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What Exercise is Best for Appetite Suppression?

A study published online in the December 2008 issue of the American Journal of Physiology - Regulatory, Integrative and Comparative Physiology found that vigorous treadmill exercise may positively affect appetite hormones and suppress hunger.

For the study, 11 healthy male students participated in three different exercise sessions. Each session included a workout and rest period that totaled eight hours.

In the first session, participants ran on a treadmill for 60 minutes and rested for seven hours. In the second, they lifted weights for 90 minutes then rested for 6.5 hours.  Finally, participants simply rested for the entire eight hour session.

At various points during each session, participants were asked to rate their level of hunger on a scale of 1-15.  At the same time, two major appetite hormones - ghrelin (which stimulates appetite) and peptide YY (which suppresses appetite) - were measured.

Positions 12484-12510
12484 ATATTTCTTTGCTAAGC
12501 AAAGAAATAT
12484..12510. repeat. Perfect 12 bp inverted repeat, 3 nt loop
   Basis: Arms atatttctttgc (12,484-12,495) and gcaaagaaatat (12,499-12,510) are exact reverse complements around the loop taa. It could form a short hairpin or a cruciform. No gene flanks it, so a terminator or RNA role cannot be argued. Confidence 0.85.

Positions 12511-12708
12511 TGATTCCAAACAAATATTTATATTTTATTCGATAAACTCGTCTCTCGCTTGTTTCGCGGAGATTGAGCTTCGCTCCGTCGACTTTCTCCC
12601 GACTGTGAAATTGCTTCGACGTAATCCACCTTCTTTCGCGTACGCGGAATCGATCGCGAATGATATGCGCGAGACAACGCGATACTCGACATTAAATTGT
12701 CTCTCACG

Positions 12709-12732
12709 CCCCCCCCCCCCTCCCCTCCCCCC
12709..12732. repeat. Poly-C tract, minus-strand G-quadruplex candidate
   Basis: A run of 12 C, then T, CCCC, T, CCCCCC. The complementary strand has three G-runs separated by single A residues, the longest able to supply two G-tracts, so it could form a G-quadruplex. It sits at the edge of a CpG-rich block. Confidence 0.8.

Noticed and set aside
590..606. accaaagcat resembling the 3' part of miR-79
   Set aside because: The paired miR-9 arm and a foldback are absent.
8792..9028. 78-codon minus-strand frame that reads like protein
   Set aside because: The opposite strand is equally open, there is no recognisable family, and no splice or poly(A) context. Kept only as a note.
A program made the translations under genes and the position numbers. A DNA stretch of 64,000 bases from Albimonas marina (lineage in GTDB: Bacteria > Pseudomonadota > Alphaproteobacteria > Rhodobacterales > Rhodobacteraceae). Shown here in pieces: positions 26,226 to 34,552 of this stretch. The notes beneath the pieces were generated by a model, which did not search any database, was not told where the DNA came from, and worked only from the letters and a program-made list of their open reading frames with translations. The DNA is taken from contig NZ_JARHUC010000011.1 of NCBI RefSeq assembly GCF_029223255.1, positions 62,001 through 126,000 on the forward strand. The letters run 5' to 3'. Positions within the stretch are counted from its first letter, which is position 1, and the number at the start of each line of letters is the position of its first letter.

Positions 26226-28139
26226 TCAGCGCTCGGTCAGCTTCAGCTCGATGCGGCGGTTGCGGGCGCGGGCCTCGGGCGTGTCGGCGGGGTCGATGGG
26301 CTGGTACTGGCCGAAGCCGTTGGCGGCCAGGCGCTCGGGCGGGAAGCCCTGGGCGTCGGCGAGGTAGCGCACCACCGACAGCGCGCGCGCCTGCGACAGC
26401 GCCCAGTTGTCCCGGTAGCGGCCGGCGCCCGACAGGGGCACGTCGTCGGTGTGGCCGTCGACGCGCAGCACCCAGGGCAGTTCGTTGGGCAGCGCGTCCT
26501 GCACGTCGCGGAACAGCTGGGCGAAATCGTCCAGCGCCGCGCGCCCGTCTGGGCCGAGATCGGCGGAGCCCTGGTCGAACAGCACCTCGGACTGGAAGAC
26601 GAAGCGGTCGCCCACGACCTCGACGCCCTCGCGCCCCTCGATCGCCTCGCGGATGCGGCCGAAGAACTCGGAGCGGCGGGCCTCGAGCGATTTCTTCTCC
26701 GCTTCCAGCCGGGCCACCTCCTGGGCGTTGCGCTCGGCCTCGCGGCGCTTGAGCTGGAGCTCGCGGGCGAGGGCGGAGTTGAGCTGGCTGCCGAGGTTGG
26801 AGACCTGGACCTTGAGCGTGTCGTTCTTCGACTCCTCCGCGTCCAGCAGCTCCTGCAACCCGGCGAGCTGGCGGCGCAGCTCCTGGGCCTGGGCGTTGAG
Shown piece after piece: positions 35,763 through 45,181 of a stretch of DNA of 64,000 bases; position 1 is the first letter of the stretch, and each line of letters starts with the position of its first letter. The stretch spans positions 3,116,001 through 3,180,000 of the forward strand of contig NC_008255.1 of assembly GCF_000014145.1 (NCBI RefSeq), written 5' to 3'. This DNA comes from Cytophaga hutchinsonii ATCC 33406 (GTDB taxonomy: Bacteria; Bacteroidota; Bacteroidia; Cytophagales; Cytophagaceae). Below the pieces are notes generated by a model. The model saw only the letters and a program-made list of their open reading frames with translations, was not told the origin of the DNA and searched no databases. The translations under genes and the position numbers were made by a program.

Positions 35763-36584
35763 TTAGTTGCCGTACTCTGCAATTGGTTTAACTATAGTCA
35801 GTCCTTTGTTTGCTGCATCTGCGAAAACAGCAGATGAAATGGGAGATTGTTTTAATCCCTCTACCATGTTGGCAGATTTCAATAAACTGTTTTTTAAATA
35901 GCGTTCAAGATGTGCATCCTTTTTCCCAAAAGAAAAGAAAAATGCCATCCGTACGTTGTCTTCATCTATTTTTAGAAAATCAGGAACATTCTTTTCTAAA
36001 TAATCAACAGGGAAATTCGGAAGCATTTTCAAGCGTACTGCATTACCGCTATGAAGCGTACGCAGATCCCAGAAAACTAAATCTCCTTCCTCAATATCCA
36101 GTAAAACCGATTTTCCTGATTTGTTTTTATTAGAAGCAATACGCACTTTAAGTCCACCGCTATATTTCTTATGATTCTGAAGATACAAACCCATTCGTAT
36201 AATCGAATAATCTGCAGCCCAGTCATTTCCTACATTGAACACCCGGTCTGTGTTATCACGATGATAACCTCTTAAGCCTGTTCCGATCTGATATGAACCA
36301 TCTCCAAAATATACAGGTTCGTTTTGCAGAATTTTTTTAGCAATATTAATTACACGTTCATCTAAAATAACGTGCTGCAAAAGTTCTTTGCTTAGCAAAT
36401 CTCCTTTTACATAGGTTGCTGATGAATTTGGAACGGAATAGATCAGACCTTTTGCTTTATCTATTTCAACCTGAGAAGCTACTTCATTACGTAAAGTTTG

The researchers, from Loughborough University in the UK, found that participants reported the lowest levels of hunger during and immediately after the treadmill exercise.

They also found lower levels of ghrelin hormone and higher levels of peptide YY during and after the treadmill exercise, which seemed to support the self hunger ratings given by participants.  Weight lifting was also found to suppress hunger, but to a lesser extent than the treadmill.

The researchers note that these findings may serve to help develop more effective exercise regimens for weight loss.  The results are also particularly important for men, as they tend to do more weight lifting and less aerobic exercises. 

In addition to appetite suppression, research has shown that aerobic exercise (an exercise that increases heart rate and endurance) may improve memory, attention, and cognitive abilities as well as lower the risk of obesity, heart disease and certain cancers.

While this study analyzed relatively long exercise periods (an hour on the treadmill or 1.5 hours lifting weights), you don't necessarily have to invest a lot of time to see positive health benefits from exercise. Walking for 30 minutes a day, stretching for a few minutes when you get up each morning and playing with children or grandchildren can all have a significant impact on overall health.


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